The bill - passed without opposition by the House Transportation and Infrastructure Committee - requires the Department of Transportation to issue regulations prohibiting such calls. The department has already said it is considering creating such a ban as part of its consumer protection role.
The bill has no impact on the Federal Aviation Administration's decision late last year to allow passengers to email, text, surf the Internet and download data using smartphones and other personal electronic devices during takeoffs and landings.
Phone calls are another matter. Both Republican and Democratic House members, some of the nation's most frequent flyers, said they believe in-flight calls would be noisy and disturbing to other passengers and possibly disruptive.
"Most passengers would like their flights to go by as quickly and quietly as possible," Rep. Bill Shuster, R-Pa., the committee's chairman and sponsor of the bill, said. "When it comes to cellphones on planes, tap don't talk."
Rep. Nick Rahall, D-W.Va., said the prospect of "sitting among dozens of people all talking on their cellphones in a confined space raises serious safety, if not comfort, considerations especially at a time when passengers face less legroom, higher fees and pricey flights."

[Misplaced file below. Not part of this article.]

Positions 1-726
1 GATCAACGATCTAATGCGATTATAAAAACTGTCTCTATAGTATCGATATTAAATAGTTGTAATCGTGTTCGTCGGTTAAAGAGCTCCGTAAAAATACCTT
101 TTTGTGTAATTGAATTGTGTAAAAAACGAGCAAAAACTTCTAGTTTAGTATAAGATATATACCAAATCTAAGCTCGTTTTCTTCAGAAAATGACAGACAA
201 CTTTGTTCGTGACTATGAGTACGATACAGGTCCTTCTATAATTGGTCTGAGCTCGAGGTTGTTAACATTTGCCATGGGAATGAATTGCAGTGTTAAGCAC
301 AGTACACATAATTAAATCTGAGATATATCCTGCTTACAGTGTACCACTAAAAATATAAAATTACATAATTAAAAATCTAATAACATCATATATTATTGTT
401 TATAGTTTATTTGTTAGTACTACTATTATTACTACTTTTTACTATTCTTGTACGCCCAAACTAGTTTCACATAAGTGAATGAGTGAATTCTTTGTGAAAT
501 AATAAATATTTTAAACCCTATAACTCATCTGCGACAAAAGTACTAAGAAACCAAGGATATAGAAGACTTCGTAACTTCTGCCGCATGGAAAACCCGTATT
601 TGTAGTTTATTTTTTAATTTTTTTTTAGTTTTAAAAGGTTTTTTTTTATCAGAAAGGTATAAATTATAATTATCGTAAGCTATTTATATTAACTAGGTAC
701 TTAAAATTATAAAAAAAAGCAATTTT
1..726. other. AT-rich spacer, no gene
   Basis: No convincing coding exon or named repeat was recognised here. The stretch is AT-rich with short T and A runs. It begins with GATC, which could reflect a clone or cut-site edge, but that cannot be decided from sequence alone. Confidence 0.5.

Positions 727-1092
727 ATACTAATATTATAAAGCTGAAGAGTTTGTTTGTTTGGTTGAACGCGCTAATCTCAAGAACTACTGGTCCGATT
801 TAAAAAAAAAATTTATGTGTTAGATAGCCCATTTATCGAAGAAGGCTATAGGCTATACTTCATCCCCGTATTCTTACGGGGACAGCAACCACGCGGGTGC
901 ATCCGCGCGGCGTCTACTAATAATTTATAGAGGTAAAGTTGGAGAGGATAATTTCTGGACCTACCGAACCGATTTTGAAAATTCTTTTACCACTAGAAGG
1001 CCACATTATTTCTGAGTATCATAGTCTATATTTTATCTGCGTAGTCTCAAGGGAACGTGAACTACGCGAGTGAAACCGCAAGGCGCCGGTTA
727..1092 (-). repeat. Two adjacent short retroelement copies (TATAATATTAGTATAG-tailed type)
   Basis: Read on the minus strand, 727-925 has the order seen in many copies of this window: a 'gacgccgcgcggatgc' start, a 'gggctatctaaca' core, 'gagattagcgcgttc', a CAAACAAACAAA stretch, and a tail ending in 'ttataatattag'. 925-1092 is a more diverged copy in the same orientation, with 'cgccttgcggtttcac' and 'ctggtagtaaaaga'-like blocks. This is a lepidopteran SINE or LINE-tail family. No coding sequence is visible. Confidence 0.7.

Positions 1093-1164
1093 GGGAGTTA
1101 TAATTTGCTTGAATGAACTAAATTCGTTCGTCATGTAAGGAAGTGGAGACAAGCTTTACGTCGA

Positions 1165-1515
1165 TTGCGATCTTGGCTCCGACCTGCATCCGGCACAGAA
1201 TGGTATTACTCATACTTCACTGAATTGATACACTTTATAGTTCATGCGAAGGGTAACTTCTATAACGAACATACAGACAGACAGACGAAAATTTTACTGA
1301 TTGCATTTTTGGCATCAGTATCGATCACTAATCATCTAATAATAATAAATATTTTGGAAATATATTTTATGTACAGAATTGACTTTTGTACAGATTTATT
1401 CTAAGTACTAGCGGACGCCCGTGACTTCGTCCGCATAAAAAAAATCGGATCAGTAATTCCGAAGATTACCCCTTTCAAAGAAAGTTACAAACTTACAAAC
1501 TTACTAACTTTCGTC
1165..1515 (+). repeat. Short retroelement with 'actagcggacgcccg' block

Shuster emphasized that he doesn't fly between Washington and his district, but said he was "looking out for" his congressional colleagues.
He also cited an Associated Press-GfK poll released in December that found a majority of Americans who fly oppose in-flight calls. The poll found that among Americans who have taken more than one flight in the past year, 59 percent are against allowing calls on planes. That number grows to 78 percent among those who've taken four or more flights.
The bill is a response to moves late last year by the Federal Communications Commission to remove the long-standing prohibition on in-flight calls. In December, the commission voted 3-2 to start a months-long public comment process to end the restriction.
Calls during flights have been prohibited for 22 years over fears that they would interfere with cellular networks on the ground. Technological advances have resolved those concerns. FCC Chairman Tom Wheeler has said he wants to repeal the rule, calling it restrictive and outdated. He also wants the airlines, not the government, to have final say on in-flight calling.
Roger Dow, president and CEO of the US Travel Association, said he doesn't "fault the FCC for finding that these calls could be permissible, but I'm thankful that Chairman Shuster and his committee have stepped in to ponder the question of whether allowing them would actually benefit the travel experience. "